The Government and the #HE sector must jointly take action to ensure universities across all four nations of the UK are able to play a central role in the recovery of the economy and communities following the COVID-19 pandemic.
Universities are central to developing skills, knowledge and research, and driving regeneration, social mobility and innovation.
Today (10 Apr) a package of measures has been proposed by Universities UK to government outlining the actions needed to be ensure universities can weather the serious financial challenges posed by COVID-19.
A paper from Universities UK sent to the Chancellor, Secretaries of State for Education and Business, and to the Ministers for Universities and Science, Research & Innovation, highlights the significant risk that the impact and capacity of higher education could be severely damaged without mitigations and support.
There are both short and long-term impacts currently facing universities:
- In the current financial year (2019-20) the sector is facing losses in the region of £790m from accommodation, catering and conference income as well as additional spend to support students learning online.
- In the next financial year (2020-21) the potential impact is extreme, with universities projecting a significant fall in international students and a potential rise in undergraduate home student deferrals
- UUK modelling shows the risks to fee income from international (Non-EU and EU) students totally £6.9 billion across the UK higher education sector.
Without proactive action from both institutions and support from government, Universities UK warns that some universities would likely face financial failure, with severe impacts on their students, staff, local community and regional economy. Others would come close and be forced to reduce provision for students or to significant scale back research activities and capacity.
The Chief Executive of Universities UK, Alistair Jarvis, said:
“The package of measures we have proposed today will support universities across all four nations of the UK to ensure that they remain able to weather the very serious financial challenges posed by COVID-19. It will help to protect the student interest, to maintain research capacity, to prevent institutions failing and maintain the capacity to play a central role in the recovery of the economy and communities following the crisis.
“Universities have already made a huge contribution to the national effort to fight Covid-19 and moving forward will act collectively and responsibly to promote sector-wide financial stability in these challenging times and help the country to get back on its feet and people to rebuild their lives.”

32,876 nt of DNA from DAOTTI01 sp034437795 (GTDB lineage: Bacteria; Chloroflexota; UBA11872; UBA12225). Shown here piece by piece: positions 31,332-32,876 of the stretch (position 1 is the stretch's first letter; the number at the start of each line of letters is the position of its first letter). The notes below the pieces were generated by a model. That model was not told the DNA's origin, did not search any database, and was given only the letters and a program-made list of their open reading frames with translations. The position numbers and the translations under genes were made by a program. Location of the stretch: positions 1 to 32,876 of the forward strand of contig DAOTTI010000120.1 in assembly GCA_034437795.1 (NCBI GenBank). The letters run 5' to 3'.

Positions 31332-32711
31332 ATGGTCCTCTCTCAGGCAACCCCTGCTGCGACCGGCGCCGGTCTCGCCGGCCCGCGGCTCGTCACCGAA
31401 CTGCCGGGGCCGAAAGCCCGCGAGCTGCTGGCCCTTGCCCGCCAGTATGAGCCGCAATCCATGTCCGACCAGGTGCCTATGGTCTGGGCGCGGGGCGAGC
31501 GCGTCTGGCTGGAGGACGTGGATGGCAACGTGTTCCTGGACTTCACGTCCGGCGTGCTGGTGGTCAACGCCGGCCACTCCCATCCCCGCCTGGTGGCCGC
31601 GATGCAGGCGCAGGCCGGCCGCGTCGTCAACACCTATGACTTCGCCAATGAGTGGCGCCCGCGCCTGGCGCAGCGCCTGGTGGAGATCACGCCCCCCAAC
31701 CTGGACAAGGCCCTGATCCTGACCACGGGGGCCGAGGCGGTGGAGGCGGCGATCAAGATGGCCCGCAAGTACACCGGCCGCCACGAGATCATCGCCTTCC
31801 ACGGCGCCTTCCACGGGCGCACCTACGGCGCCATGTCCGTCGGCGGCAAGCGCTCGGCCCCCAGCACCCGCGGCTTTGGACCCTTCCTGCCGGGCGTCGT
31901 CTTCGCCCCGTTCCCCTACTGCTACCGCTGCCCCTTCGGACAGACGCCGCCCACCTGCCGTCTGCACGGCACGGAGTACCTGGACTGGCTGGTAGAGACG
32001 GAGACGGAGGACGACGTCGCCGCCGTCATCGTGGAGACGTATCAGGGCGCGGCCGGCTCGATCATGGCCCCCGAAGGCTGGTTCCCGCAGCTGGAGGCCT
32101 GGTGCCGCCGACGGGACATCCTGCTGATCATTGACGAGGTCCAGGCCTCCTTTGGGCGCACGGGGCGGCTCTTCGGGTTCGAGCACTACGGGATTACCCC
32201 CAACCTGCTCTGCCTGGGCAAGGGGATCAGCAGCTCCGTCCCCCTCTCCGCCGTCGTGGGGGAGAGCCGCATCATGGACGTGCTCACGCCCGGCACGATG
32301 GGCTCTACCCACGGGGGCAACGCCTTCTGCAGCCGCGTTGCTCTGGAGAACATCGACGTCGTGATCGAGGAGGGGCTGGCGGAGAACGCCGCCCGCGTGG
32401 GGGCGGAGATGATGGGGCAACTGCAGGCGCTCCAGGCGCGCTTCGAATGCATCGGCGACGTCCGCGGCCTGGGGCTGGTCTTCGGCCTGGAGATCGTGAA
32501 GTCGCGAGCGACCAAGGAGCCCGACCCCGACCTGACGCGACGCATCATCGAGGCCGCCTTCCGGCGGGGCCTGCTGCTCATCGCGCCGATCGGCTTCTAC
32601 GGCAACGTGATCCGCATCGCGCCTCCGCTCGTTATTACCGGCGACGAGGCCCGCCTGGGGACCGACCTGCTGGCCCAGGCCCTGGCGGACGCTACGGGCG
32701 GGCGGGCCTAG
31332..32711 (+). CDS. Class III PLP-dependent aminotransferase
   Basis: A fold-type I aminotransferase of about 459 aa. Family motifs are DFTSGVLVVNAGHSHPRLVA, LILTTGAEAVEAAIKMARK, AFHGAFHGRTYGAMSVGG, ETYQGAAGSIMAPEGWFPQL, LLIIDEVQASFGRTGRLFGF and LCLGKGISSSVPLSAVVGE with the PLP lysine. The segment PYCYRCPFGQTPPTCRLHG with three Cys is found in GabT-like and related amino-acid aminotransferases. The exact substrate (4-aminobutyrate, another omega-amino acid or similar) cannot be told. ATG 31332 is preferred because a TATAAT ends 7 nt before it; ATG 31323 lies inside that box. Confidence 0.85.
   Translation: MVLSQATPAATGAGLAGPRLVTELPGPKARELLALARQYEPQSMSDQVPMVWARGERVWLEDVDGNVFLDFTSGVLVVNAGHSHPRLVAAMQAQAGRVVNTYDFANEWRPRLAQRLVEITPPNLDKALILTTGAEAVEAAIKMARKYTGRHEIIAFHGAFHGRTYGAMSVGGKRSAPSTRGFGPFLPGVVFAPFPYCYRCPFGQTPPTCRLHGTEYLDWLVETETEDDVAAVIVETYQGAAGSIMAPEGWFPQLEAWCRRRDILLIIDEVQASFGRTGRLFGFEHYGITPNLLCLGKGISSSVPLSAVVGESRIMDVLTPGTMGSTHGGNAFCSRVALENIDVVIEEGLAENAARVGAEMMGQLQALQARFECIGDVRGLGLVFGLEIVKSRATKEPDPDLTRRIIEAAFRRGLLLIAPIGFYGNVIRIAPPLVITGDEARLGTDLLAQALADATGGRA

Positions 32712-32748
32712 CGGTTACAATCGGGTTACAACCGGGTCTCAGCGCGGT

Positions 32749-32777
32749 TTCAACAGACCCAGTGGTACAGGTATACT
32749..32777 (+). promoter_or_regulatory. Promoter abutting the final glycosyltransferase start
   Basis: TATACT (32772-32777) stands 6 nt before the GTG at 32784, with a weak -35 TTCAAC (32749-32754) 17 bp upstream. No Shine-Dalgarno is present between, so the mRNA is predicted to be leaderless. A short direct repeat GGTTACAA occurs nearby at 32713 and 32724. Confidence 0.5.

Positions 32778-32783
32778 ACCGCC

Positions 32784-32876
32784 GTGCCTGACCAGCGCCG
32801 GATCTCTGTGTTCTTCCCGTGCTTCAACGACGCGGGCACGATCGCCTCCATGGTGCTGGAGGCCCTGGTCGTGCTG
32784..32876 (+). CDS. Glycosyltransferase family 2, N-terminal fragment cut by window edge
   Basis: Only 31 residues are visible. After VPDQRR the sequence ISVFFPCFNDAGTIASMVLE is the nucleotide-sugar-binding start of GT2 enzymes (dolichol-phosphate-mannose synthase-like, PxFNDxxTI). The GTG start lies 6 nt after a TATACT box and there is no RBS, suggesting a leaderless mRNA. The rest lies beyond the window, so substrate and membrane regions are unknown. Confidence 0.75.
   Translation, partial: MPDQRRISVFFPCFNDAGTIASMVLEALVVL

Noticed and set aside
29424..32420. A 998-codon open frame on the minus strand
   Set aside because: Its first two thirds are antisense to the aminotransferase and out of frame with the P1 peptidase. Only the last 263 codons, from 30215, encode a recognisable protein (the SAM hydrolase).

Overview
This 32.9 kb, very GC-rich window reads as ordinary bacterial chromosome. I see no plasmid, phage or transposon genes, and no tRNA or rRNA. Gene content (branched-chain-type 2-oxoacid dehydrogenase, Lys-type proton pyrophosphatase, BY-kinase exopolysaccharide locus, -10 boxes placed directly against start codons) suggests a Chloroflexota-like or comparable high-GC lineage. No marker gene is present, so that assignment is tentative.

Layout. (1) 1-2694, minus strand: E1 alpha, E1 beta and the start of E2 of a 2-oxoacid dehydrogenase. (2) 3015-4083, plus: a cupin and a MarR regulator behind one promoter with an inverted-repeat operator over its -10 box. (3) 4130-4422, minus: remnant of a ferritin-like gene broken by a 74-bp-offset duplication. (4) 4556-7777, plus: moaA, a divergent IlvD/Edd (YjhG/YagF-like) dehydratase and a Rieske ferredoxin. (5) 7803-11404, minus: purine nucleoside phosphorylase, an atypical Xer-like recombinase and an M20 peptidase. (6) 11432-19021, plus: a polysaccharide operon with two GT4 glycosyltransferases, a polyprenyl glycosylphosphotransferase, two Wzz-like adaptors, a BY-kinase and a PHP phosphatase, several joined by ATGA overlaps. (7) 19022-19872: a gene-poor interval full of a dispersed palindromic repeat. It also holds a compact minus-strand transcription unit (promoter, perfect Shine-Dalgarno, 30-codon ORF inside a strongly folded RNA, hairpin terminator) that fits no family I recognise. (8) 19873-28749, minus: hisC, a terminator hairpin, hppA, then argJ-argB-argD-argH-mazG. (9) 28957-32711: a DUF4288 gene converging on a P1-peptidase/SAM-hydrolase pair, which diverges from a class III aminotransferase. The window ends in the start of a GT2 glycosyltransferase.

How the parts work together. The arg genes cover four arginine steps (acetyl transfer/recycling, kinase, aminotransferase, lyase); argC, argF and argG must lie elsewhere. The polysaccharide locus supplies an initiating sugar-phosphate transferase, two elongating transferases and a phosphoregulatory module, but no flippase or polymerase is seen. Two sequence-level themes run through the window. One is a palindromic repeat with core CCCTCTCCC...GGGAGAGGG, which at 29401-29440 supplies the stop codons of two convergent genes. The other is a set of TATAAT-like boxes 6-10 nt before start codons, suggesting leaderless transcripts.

Supporting the package of measures proposed to enable universities to play a critical role in rebuilding the nation, Dr Tim Bradshaw, Chief Executive of the Russell Group, said:
“The whole Higher Education sector – like almost all others in the UK – is at risk in these unprecedented times. The financial situation for universities is complex with everything from international student flows to charity and collaborative research income disrupted by the COVID-19 crisis.
“There are no simple solutions and while our universities play their part in responding to the immediate crisis through research, testing and practical support for the NHS, they are also taking steps to make savings and deliver the best value for every pound they spend. However, to secure long-term sustainability for students and for the UK's vital research and innovation base, sector-wide financial support and stabilisation measures are needed.
"As we look to the future, it is vital the country is in a strong position to bounce back again after this crisis. More than ever, the UK will need the skills, research, innovation and expertise universities bring. We therefore support the full package of measures that have been developed with Universities UK on behalf of the whole sector. The right investment now will underpin the future growth and prosperity of the country."
Eva Crossan Jory, Vice President (Welfare), NUS said:
“Our further and higher education systems are at risk and it’s a generation of students who will pay the price if we don’t act now. It is equally clear there are enormous financial and logistical challenges for the whole sector: this is a systemic problem and it needs a systemic answer. However, any package of support for higher education must include appropriate support for students, especially considering the mounting student discontent that courses are not being delivered as promised and demands for refunds.
“We support calls for the UK Government to step in and deliver a package of support to protect the tertiary education sector from the long-term impact of this pandemic – but this must involve supporting universities and colleges where they will need to consider refunding all or part of the fees they have charged. The Government must also provide emergency funding for student hardship in England as the Scottish Government has done in respect of Scotland.
“Students will play a critical role in rebuilding our society in the aftermath of this pandemic. We must protect further and higher education and make sure that the students of today do not become a lost generation. NUS will be announcing its own proposals soon following consultation with our members.”
The specific measures proposed in the UUK paper will:
- Ensure that universities can maintain the UK’s research excellence, capacity and training of PhD students